Target-date funds are booming, with combined assets in mutual funds and collective investment trust funds approaching $1.8 trillion, according to Sway Research. The average 401(k) plan holds roughly 22% of its assets in TDFs, up from 8% a decade ago, according to the Plan Sponsor Council of America.
Following are some stats about these increasingly important and prevalent funds, from Sway's annual report assessing the state of the TDF market.
Concentration at the top is increasing
The 10 largest TDF providers control more than 90% of the assets. To be exact, only 7.7% of assets are held by firms outside the top 10.
The top five — Vanguard Group, Fidelity Investments, T. Rowe Price, BlackRock Inc. and American Funds — have the lion's share, with 78%. And that share is growing — it's up 1.5 percentage points in three years.
CITs are gaining market share from mutual funds
Target-date collective investment trust funds, or CITs, held $677 billion at the end of 2018, roughly 38% of total TDF assets. That's up from 32% three years ago.
Over the same time span, the share of TDF assets held in mutual funds dipped to 62% from 68%.
Active loses ground
Passive TDFs — those that primarily use index funds — hold 53% of total assets, up from 47% in 2015. Assets held in active TDFs have declined in lockstep, to 38% from 46%. The remainder are hybrid TDFs, which invest in both active and index funds.
Not all active managers are suffering
American Funds was second only to Vanguard in terms of TDF asset growth over the past three years, taking in $69 billion, which represents an average annual growth rate of 43%.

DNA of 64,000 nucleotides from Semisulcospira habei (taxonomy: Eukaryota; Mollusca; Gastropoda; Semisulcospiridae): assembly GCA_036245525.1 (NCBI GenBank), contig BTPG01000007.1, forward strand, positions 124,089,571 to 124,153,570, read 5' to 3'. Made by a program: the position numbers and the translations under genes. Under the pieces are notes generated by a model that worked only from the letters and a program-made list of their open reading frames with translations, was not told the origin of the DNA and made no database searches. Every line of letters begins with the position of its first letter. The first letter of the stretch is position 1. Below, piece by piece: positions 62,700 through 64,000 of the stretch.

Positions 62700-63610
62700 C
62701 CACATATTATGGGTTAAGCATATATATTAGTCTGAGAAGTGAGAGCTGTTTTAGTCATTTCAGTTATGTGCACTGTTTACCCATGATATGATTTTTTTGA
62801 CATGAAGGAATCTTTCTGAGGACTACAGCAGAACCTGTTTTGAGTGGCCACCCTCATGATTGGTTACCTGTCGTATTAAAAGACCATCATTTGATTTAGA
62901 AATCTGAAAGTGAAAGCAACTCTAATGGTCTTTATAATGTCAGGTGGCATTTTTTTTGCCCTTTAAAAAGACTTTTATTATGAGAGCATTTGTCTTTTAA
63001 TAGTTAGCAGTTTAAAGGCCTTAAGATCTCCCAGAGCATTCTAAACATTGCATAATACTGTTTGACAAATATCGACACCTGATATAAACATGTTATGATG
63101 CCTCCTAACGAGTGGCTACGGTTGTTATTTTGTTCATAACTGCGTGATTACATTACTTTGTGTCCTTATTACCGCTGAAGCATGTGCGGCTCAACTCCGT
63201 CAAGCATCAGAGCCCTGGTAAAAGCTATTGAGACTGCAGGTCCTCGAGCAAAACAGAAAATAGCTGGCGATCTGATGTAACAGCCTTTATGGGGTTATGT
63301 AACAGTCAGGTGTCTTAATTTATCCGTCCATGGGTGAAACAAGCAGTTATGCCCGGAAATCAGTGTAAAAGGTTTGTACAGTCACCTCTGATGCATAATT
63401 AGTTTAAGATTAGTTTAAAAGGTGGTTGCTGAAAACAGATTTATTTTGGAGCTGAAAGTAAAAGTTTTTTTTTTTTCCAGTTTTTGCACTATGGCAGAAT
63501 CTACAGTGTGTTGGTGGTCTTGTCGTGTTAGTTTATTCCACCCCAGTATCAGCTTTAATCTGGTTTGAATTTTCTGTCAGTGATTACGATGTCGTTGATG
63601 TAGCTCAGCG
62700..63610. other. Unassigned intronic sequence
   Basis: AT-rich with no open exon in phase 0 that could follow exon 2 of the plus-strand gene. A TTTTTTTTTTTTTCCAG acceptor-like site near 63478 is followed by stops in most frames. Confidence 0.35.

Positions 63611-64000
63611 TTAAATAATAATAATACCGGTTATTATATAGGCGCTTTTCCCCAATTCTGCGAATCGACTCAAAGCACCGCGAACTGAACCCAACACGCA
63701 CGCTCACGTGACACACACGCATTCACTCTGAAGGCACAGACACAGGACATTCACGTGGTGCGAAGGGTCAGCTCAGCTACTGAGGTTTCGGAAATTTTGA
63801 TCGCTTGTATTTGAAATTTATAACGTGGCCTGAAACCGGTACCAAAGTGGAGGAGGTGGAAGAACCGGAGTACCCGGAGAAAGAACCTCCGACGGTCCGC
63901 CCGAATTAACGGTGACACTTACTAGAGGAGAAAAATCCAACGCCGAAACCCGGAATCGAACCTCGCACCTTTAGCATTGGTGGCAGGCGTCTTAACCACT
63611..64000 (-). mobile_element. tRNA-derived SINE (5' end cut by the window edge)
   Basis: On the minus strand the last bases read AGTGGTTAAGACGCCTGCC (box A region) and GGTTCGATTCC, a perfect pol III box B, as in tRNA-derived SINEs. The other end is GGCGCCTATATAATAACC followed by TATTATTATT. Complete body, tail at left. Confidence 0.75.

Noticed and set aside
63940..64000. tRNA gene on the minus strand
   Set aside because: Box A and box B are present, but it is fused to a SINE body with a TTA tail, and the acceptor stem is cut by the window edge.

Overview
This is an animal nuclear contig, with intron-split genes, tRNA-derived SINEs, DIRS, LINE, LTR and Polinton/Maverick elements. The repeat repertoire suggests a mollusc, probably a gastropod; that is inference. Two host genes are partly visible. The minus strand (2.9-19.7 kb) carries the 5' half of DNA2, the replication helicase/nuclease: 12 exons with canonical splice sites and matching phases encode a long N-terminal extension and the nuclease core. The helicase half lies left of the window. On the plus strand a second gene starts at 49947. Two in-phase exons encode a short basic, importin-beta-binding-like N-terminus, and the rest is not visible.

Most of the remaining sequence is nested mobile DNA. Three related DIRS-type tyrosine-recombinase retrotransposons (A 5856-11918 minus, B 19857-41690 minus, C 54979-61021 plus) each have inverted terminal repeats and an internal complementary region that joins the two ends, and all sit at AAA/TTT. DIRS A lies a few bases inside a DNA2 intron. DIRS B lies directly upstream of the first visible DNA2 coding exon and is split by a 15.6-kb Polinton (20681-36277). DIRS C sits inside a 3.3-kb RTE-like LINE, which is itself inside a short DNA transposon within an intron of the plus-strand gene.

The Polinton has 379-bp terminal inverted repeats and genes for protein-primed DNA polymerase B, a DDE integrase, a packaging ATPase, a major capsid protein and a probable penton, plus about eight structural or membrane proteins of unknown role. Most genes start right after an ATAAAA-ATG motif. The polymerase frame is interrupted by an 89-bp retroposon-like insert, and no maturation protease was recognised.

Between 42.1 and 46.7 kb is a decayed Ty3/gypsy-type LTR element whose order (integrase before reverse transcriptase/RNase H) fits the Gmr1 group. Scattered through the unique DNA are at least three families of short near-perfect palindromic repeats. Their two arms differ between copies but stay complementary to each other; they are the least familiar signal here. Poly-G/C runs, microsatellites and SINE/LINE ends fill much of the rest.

Further, American Funds' share of target-date mutual funds more than doubled, to nearly 10% from 4.7%.
Most providers lace their TDFs with in-house funds
The overwhelming majority of TDF assets are held by by asset managers that employ a single proprietary approach. Providers of single-proprietary funds use only in-house funds as their TDFs' underlying investments, which contrasts with multimanager funds, which diversify a TDF's underlying holdings across different asset managers based on asset-class expertise.
Ninety-five percent of TDF assets are held in these types of funds, up from 93% three years ago.
Record keepers dominate
Money managers with affiliated record-keeping businesses that serve as a distribution platform for their funds control the vast majority of the TDF market.
These firms — such as Fidelity, Vanguard and T. Rowe Price, the three largest providers — hold 85% of TDF assets, despite offering just 49% of the funds available on the market.
And that market share is increasing — it's up from 83% in 2015.
T. Rowe leads active managers
T. Rowe Price holds the most actively managed TDF assets, with $211 billion, or 31.5% market share. It took the lead two years ago from second-place Fidelity, which holds $185 billion in active TDF assets.
And Vanguard is the leader among passive managers
Vanguard holds $649 billion in passively managed TDF assets, controlling nearly 69% of the passive market share. Second-place BlackRock has $149 billion, a 16% share.
Fees are coming down
Asset-weighted expense ratios for TDFs are decreasing, in line with broader trends in asset management. In just one year, the average cost for a passive TDF decreased by 2 basis points to 13 bps; active funds cost an average 67 bps, a decrease of 4 bps from 2017.
"Through" is more popular than "to"
Of the 15 largest TDF series, only three have a "to" glidepath, which means the funds stop winding down their equity allocations at retirement. (A "through" fund gets gradually less aggressive over several years after the retirement date.)
BlackRock's LifePath index funds target-date funds (the mutual funds and CITs) and JPMorgan's SmartRetirement mutual funds have a "to" glidepath.